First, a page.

This means that Sky’s customers in the UK can continue to enjoy Eurosport’s portfolio of content, including the British Superbikes and the 24 Hours of Le Mans.
From Discovery’s perspective, the move to release information into the public domain about potential issues with Sky worked wonders. It increased publicity about their channels over the week long period, which some may not have already been aware of as well as maybe even bringing new viewers towards their portfolio.
We do not know where exactly Sky and Discovery have met in the middle. If Sky have had to pay more than what they wanted to Discovery, it is possible that they will pass the additional cost back onto the viewer.
However, Sky’s CEO in the UK and Ireland Stephen van Rooyen said: “The deal has been concluded on the right terms after Discovery accepted the proposal we gave them over a week ago. This is a good outcome for Sky customers.” With that in mind, it is unclear who actually won in the past week from a financial point of view.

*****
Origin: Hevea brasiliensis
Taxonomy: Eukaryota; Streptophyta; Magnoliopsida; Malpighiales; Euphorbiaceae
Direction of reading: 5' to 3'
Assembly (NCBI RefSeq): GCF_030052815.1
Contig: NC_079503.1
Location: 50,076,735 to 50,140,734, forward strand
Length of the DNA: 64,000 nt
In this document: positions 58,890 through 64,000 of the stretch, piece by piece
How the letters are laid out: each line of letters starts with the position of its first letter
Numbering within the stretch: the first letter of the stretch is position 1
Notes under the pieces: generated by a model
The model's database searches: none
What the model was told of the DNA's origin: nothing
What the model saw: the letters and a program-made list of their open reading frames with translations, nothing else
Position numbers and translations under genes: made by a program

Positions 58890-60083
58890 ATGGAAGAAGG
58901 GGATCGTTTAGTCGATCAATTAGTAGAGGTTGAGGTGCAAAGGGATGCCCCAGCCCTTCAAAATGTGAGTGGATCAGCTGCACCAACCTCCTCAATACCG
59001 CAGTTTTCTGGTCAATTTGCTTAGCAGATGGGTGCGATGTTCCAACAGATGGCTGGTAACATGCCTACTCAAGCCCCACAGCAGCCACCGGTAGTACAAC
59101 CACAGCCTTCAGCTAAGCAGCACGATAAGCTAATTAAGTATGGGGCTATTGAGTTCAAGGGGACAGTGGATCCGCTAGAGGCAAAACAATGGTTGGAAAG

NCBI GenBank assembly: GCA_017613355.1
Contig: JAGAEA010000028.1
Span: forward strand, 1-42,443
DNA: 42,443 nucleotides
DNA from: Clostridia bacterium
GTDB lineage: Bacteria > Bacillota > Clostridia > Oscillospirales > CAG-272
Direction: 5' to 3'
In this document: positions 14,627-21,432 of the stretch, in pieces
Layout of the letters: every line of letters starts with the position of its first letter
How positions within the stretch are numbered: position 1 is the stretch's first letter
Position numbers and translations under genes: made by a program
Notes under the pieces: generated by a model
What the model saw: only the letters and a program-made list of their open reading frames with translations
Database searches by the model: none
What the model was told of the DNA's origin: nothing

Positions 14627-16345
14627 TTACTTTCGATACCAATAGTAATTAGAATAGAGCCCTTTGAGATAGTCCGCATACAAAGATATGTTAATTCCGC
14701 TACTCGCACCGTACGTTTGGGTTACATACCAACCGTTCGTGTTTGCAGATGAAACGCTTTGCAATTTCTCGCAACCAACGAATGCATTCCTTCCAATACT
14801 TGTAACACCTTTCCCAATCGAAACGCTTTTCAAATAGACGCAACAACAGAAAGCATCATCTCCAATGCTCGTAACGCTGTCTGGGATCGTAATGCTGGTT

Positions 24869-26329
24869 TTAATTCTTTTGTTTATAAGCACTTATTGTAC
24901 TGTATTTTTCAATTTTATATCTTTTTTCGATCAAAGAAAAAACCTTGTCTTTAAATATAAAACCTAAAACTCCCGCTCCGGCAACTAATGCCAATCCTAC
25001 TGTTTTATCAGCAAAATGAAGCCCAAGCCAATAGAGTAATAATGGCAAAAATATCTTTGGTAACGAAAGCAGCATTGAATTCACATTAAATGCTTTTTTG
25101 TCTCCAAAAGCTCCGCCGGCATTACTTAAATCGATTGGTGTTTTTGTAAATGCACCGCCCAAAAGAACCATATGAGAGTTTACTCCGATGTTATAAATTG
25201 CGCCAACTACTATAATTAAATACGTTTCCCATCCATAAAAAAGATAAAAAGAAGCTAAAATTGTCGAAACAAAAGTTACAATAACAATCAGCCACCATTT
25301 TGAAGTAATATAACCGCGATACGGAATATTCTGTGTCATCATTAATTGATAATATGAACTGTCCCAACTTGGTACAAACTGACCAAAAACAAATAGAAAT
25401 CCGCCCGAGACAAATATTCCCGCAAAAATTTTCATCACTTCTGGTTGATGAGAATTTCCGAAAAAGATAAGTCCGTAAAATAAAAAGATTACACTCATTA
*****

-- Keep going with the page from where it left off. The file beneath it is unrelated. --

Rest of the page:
Discovery Communications asked that Sky paid close to £1 billion pounds for their channels, Sky have revealed tonight.
In a statement on their website, Sky defended the move to reject Discovery’s request, which hit the public spotlight on Wednesday evening. As it stands right now, Discovery’s channels, including Eurosport and Quest TV will be pulled by Discovery from Sky’s platforms in the UK and Germany on February 1st. The move means that Sky’s viewers in the UK will be without live coverage of series such as the World Touring Car Championship and the British Superbikes championship.